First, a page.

The quick-service restaurant industry, or fast-food, has seen rapid development over the past two decades, particularly with the introduction of new quick-service restaurants, like Chipotle, and shifting consumer habits, such as the prioritization of healthier diets.
Now almost 20 years on from its launch in the early 90s, Chipotle and its counterparts, like Blaze Pizza and Panera Bread, have joined traditional power players like McDonald’s and Burger King in the struggle to keep up with shifting consumer preferences. Add in the proliferation of delivery platforms such as Uber Eats and Postmates, plus a global pandemic, and the QSR industry finds itself in an extraordinary inflection point.
To learn more about how the industry is adapting and what other industries can learn from QSR, I spoke with Hope Diaz, Chief Marketing Officer at Fiesta Restaurant Group, which boasts both Pollo Tropical and Taco Cabana in its portfolio.
Miami People: How did you get started in the QSR industry and how has the industry evolved over the years?
Hope Diaz: I entered the QSR industry back in 2007. Since college, I had been working at MTV Networks Latin America and was the Director of Research and Strategic Planning there when I got a call from Burger King Corporation. I decided to join them and began my career in the QSR industry.
Being in market research gave me a front seat to see how guest expectations and behaviors were changing throughout the years. Having worked for Burger King, Popeyes, and now Pollo Tropical, I have been part of dynamic brands that care about what their guests want from the brands they support. QSR brands have adjusted to meet those changing needs with more menu options, higher food quality, and better service and store design.
MP: How have you and your colleagues attempted to stay ahead of the curve to keep pace with the evolution?
HD: By always listening to guests, brands are able to respond to their wants and needs. The more you know your guests, the better you can serve them. I am a big believer in market research and the power it has to inform good business decisions that will make your brand as relevant as possible.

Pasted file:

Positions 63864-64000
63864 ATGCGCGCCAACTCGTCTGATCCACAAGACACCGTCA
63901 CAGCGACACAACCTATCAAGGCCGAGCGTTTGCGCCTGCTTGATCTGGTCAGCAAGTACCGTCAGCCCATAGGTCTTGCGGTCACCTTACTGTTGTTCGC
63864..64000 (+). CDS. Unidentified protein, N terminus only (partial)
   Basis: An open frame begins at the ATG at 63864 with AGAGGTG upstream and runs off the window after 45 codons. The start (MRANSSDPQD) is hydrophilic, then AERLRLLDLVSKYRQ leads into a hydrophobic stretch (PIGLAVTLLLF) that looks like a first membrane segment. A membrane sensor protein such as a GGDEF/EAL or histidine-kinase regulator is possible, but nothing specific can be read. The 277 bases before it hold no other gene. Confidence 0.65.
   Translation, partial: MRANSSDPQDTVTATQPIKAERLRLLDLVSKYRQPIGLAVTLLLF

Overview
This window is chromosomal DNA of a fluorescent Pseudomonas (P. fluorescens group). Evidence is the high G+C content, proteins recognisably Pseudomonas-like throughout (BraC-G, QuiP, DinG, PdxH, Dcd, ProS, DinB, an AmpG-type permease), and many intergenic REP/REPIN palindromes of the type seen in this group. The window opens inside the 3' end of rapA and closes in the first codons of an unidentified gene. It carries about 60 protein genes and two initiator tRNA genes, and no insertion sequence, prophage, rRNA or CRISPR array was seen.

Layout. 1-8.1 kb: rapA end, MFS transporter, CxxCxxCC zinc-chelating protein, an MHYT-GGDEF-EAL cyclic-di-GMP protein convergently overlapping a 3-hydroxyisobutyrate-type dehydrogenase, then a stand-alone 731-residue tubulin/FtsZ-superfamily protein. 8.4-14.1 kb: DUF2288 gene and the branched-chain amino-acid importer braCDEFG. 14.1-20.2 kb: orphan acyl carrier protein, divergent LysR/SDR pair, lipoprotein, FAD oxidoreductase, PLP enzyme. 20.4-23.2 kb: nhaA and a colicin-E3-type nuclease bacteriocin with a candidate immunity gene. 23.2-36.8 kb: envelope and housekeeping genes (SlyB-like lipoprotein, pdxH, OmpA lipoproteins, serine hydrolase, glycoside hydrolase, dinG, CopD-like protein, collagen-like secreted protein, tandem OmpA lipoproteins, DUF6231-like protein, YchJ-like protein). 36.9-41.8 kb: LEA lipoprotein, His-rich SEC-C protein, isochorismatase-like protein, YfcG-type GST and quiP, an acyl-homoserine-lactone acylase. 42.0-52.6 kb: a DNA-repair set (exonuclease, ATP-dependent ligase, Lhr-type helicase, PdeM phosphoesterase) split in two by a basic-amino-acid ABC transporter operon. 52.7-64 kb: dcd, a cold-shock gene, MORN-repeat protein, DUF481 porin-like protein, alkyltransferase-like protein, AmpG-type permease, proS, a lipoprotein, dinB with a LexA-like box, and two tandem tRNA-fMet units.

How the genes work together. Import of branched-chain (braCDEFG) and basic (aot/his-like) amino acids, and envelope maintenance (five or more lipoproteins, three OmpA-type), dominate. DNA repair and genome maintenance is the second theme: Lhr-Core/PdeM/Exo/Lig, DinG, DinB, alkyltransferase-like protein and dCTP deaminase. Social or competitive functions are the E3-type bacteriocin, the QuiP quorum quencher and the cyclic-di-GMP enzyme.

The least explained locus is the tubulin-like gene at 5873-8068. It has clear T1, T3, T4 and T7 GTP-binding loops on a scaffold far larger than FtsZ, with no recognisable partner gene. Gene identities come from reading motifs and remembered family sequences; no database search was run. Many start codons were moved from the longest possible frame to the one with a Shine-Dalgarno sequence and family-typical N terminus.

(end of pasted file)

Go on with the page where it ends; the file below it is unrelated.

MP: What kind of impact does the rise of delivery apps like UberEats, Grubhub, Postmates, etc. have on how you view the customer journey?
HD: It’s clear that guests are using multiple channels in order to get what they want as conveniently as possible. Delivery services give guests one more way to get the food they want where they want it. Today, it’s even more important for brands to have a connection with their guests, so they can remain top of mind when guests are looking for options on the delivery sites.
The delivery service providers are also a great way to get exposure to people who may not frequent a brand. When these new guests try your brand, it’s vital that they have a good experience so you can convert them into loyalists.
MP: Has the way you measure success changed with how much the industry has changed?
HD: I think the way a QSR brand measures success should always start with guest satisfaction. I don’t think that has changed. However, what it takes to make a guest truly satisfied has definitely changed.
Guest expectations of QSR brands are definitely higher now, including food quality, service level, restaurant design and even technology. If guests are happy with their overall experience, they will keep coming back and that will be reflected in sales. A brand’s focus should always be on the guest, as that will lead to achieving business goals.
MP: What is your personal marketing philosophy and how has it evolved over the course of your career?
HD: My marketing philosophy is to always start with the needs you are trying to solve for. To do that, you must get to know the people who you are trying to market to. By knowing how their needs and wants, you can not only tailor products and services but also create relevant messages that resonate most with them.
This approach applies to any industry. In general, a marketer’s role is to show their target audience how their product or service solves a need for them. This need can be a functional or emotional one. No matter what industry you’re in, getting to know your audience is the best starting point, and the best way to improve your chances at success.
MP: What do you wish you had learned earlier in your career?
HD: One lesson I wish I had learned earlier is the importance of getting people across the organization involved in projects at the beginning. It’s important to get feedback from stakeholders and make them part of the process. This allows for better decision-making and easier alignment and implementation later. Getting people’s views builds trust and that goes a very long way in executing projects and strategy.